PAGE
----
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Lamarca v. Che Ce Ce Corp.

Court of Appeals of Illinois, First District, First Division

September 16, 2019

JOE LAMARCA, Plaintiff-Appellee,
v.
CHE CE CE CORPORATION d/b/a La Notte and JOHN MANCINI, Defendants-Appellants.

          Appeal from the Circuit Court of Cook County No. 17 M1 718829 The Honorable Martin P. Moltz and David A. Skyrd, Judges Presiding.

          JUSTICE PIERCE delivered the judgment of the court, with opinion. Presiding Justice Griffin and Justice Hyman concurred in the judgment and opinion.

          OPINION

          PIERCE JUSTICE

         ¶ 1 Defendants Che Ce Ce Corp. d/b/a La Notte, and John Mancini (collectively, defendants) appeal from the circuit court of Cook County's denial of their 2-1401 petition (735 ILCS 5/2-1401 (West 2018)) to vacate a $10, 000 money judgment entered in a forcible entry and detainer action. On appeal, defendants argue that the money judgment is void because plaintiff Joe Lamarca's forcible entry and detainer complaint did not seek a money judgment, and because defendants were never served with an amended complaint seeking a money judgment. Plaintiff has not filed an appellee brief, and we therefore consider this appeal solely on defendants' brief and the record on appeal under the principles set forth in First Capitol Mortgage Corp. v. Talandis Construction Corp., 63 Ill.2d 128, 133 (1976) ("[I]f the record is simple and the claimed errors are such that the court can easily decide them without the aid of an appellee's brief, the court of review should decide the merits of the appeal. In other cases if the appellant's brief demonstrates prima facie reversible error and the contentions of the brief find support in the record the judgment of the trial court may be reversed."). For the reasons that follow, we reverse the circuit court's judgment denying defendants' 2-1401 petition, grant defendants' petition, and vacate the circuit court's money judgment in favor of plaintiff and against defendants.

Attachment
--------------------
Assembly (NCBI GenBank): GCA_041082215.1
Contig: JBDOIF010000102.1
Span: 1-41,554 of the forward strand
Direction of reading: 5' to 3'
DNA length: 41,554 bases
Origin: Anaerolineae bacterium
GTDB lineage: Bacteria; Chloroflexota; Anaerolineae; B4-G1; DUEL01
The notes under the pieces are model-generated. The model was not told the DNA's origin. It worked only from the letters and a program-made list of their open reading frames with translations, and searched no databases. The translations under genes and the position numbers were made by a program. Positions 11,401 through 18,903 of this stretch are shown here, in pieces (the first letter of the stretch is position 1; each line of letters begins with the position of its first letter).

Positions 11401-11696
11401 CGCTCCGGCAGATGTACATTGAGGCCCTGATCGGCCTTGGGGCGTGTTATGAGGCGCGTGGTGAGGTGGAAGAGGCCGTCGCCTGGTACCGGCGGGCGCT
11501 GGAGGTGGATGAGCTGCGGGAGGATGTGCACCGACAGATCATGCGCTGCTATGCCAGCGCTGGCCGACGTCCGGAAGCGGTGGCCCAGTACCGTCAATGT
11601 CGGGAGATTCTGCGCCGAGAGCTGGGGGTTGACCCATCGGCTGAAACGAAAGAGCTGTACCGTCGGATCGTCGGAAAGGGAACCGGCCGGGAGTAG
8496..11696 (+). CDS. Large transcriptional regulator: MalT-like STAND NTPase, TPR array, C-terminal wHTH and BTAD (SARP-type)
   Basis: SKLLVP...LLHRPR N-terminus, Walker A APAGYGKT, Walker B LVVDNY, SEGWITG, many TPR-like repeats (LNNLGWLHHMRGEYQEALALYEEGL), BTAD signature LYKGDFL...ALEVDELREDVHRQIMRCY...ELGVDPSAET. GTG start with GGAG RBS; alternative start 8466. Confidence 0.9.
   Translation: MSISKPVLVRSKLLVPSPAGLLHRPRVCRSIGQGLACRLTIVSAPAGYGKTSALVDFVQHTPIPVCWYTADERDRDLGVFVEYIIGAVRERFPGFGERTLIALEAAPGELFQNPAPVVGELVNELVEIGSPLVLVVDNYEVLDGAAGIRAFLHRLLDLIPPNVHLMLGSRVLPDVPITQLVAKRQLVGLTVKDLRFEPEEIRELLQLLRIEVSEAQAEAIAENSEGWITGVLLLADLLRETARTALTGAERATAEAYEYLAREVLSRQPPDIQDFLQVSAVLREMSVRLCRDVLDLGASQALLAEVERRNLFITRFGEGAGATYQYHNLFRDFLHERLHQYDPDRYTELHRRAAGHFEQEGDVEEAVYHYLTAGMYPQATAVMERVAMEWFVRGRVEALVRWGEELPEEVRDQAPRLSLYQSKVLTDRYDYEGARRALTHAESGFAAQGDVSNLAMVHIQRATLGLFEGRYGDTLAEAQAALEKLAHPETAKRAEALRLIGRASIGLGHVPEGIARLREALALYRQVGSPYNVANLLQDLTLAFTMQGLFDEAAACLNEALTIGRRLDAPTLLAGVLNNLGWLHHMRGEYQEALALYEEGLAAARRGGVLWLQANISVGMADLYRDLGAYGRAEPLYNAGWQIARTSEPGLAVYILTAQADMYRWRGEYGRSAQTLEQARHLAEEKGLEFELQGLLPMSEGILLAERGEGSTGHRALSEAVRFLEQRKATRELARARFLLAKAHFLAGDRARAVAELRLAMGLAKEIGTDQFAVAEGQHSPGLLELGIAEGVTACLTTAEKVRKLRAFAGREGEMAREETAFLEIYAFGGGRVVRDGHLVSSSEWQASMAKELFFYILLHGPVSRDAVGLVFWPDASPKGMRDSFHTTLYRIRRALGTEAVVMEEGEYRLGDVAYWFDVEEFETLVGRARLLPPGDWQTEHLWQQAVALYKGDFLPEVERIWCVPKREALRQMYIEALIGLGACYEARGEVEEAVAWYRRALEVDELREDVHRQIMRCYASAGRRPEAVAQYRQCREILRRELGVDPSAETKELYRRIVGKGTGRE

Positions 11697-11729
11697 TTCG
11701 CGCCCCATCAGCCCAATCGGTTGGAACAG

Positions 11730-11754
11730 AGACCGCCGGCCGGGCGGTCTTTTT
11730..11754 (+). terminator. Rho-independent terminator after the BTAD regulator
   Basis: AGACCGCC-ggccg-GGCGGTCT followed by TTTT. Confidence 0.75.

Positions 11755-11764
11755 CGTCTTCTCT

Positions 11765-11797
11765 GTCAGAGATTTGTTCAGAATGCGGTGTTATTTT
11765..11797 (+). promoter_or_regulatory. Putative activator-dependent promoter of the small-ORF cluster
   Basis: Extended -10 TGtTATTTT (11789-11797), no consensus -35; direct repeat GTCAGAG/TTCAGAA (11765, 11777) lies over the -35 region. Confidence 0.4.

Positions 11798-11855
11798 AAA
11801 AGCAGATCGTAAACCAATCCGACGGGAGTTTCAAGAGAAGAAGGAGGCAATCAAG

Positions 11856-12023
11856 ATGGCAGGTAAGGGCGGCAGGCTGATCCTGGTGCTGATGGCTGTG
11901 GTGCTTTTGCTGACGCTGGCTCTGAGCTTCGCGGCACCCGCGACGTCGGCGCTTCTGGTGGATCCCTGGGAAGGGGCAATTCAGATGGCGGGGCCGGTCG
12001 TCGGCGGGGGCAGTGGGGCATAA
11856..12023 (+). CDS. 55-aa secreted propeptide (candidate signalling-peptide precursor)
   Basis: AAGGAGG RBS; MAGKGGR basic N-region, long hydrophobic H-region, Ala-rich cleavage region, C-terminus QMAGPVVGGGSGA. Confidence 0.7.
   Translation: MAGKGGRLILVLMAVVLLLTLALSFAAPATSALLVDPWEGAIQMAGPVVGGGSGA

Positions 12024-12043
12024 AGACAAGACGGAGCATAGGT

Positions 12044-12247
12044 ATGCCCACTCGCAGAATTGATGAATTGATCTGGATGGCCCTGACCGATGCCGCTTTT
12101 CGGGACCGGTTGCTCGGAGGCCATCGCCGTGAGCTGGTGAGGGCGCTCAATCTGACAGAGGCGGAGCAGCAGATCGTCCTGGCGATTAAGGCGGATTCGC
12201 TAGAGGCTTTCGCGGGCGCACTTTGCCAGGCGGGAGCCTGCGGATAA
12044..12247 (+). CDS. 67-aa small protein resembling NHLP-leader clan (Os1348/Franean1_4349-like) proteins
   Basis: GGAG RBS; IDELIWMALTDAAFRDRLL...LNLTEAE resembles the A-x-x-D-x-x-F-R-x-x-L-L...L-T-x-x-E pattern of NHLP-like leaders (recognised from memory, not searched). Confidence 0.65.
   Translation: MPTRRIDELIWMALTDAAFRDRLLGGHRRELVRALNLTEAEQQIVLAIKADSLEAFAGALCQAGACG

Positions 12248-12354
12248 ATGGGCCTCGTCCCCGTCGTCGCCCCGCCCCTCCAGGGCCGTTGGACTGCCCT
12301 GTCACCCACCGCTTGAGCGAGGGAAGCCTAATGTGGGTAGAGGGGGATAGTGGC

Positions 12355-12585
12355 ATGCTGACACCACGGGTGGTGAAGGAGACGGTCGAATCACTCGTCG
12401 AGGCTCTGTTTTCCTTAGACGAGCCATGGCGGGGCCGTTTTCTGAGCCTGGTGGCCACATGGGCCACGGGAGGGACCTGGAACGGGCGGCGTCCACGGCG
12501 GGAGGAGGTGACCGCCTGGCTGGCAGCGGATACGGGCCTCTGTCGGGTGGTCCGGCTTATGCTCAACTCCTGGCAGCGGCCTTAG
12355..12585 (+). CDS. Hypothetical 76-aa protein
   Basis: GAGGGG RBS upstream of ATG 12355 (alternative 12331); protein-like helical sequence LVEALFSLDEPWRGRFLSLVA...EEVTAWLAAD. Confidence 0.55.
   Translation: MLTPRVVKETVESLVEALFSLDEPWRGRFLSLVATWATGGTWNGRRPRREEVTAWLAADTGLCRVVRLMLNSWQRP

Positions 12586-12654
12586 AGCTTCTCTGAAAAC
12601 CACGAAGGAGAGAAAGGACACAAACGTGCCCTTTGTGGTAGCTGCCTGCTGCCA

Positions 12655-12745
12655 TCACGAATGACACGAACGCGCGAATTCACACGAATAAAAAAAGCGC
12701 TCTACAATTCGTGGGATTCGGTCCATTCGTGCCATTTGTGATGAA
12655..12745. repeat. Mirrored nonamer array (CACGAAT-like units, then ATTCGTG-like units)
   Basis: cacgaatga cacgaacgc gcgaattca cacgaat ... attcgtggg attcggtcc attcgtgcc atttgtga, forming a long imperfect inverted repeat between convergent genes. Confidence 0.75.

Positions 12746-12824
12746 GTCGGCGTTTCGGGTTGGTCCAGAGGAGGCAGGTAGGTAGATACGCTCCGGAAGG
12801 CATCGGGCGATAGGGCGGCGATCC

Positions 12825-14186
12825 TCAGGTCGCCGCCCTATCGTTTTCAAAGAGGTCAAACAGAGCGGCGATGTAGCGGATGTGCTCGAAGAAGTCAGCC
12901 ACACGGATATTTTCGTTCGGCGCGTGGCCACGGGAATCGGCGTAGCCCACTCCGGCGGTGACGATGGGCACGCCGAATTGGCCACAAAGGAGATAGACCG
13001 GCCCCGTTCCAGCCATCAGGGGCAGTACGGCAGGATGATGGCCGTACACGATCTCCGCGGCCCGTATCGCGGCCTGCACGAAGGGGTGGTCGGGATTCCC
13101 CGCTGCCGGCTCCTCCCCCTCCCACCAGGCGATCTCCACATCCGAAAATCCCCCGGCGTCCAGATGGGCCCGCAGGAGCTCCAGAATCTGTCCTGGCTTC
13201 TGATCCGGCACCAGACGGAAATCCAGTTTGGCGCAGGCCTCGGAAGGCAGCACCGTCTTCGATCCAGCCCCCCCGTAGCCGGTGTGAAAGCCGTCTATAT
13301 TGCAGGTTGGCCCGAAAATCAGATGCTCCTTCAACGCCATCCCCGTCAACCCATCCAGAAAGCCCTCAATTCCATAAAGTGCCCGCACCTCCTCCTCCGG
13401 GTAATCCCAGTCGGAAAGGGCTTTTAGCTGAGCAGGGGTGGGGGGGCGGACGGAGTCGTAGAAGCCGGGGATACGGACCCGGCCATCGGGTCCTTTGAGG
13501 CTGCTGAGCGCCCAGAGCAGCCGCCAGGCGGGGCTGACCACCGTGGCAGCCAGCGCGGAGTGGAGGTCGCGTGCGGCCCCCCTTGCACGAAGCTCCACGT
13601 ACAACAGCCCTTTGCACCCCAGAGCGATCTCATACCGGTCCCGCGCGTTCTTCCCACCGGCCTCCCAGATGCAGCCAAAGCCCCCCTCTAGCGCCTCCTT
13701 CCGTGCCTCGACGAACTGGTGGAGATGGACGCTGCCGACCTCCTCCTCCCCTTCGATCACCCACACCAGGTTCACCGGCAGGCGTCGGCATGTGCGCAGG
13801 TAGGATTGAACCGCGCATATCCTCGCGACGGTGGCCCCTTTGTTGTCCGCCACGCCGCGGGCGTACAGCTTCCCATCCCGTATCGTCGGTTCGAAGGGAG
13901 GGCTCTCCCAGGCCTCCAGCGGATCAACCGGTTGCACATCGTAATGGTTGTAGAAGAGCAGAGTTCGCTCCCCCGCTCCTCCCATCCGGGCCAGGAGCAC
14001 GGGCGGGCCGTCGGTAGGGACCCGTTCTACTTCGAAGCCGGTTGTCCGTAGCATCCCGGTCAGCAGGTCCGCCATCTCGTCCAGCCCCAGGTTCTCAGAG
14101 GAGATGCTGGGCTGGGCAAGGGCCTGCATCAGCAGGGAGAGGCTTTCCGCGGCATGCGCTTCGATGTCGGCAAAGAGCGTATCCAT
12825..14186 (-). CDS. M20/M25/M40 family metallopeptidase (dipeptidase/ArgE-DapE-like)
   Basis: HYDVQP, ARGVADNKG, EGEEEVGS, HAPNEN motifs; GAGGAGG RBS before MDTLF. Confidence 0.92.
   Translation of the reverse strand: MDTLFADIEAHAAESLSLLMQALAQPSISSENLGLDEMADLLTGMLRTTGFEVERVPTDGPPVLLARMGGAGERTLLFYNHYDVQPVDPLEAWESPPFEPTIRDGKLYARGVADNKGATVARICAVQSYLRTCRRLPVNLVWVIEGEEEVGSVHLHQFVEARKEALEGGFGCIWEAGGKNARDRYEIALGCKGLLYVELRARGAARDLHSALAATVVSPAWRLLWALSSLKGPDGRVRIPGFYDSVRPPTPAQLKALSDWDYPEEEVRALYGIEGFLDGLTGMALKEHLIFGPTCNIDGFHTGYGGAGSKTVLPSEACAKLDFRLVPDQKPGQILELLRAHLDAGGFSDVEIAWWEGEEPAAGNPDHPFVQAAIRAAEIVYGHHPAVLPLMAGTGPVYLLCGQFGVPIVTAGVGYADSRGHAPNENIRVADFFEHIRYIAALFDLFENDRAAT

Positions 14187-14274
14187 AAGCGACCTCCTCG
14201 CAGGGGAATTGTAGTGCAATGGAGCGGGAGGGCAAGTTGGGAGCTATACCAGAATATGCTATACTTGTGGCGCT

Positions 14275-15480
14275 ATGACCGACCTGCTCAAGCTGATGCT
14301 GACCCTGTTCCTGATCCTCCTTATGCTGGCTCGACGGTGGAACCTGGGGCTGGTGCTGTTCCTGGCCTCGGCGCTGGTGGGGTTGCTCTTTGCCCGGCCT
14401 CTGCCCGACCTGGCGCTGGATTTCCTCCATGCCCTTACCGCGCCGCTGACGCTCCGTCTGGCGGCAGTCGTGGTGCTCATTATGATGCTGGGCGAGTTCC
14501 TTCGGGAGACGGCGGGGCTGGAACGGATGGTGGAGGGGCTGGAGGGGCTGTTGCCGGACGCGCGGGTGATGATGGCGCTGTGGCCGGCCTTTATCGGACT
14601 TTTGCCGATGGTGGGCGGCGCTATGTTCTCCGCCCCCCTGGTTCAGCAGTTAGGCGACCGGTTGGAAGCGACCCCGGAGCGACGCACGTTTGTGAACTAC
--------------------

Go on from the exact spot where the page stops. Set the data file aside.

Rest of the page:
¶ 2 I. BACKGROUND

         ¶ 3 On November 7, 2017, plaintiff filed a complaint for forcible entry and detainer against defendants for unlawfully withholding possession of a property located at 6822 Windsor Avenue, Berwyn, Illinois (subject property). Plaintiff used the Clerk of the Circuit Court of Cook County's form "Complaint For Possession Only - Forcible Detainer." See http:// www.cookcountyclerkofcourt.org/Forms/pdf_files/CCMN021_SAMPLE.pdf (last visited September 6, 2019). Plaintiff's complaint only sought possession of the subject property; nowhere in the complaint did plaintiff indicate that he would be seeking money damages. The summons issued by the clerk of court stated that the trial date was December 5, 2017. The summons contains a line "Rent Amount Claimed: $ ____," which plaintiff left blank. Defendants were served with the summons and forcible complaint, but did not file an appearance, file an answer, or otherwise plead. On December 5, 2017, the circuit court entered an order granting plaintiff possession of the subject property.[1] The circuit court's order also entered a $10, 000 judgment "and costs" in favor of plaintiff and against defendants.[2]

         ¶ 4 On October 3, 2018, defendants filed a 2-1401 petition. Defendants acknowledged that they had not filed an appearance or answer in response to plaintiff s complaint because "neither party was opposed to the entry of an order of possession with respect to the [subject property]." Defendants argued, however, that the money judgment was void pursuant to Illinois Supreme Court Rule 105 (eff. Jan. 1, 1989) because plaintiffs complaint only sought an order of possession and did not seek any money damages. Defendants' petition was supported by Mancini's affidavit. Mancini averred that he was served with a summons and complaint. He contacted his attorney, who advised him that the only relief sought in the complaint was for possession of the subject property and that no monetary relief was requested. Mancini therefore directed his attorney not to take any action because he was not opposed to the entry of an order of possession. He further averred that "at no time did I receive and [sic] Amended Complaint or a Notice that a monetary judgment was sought against CHE CE CE Corporation or me personally in connection with the above-captioned case."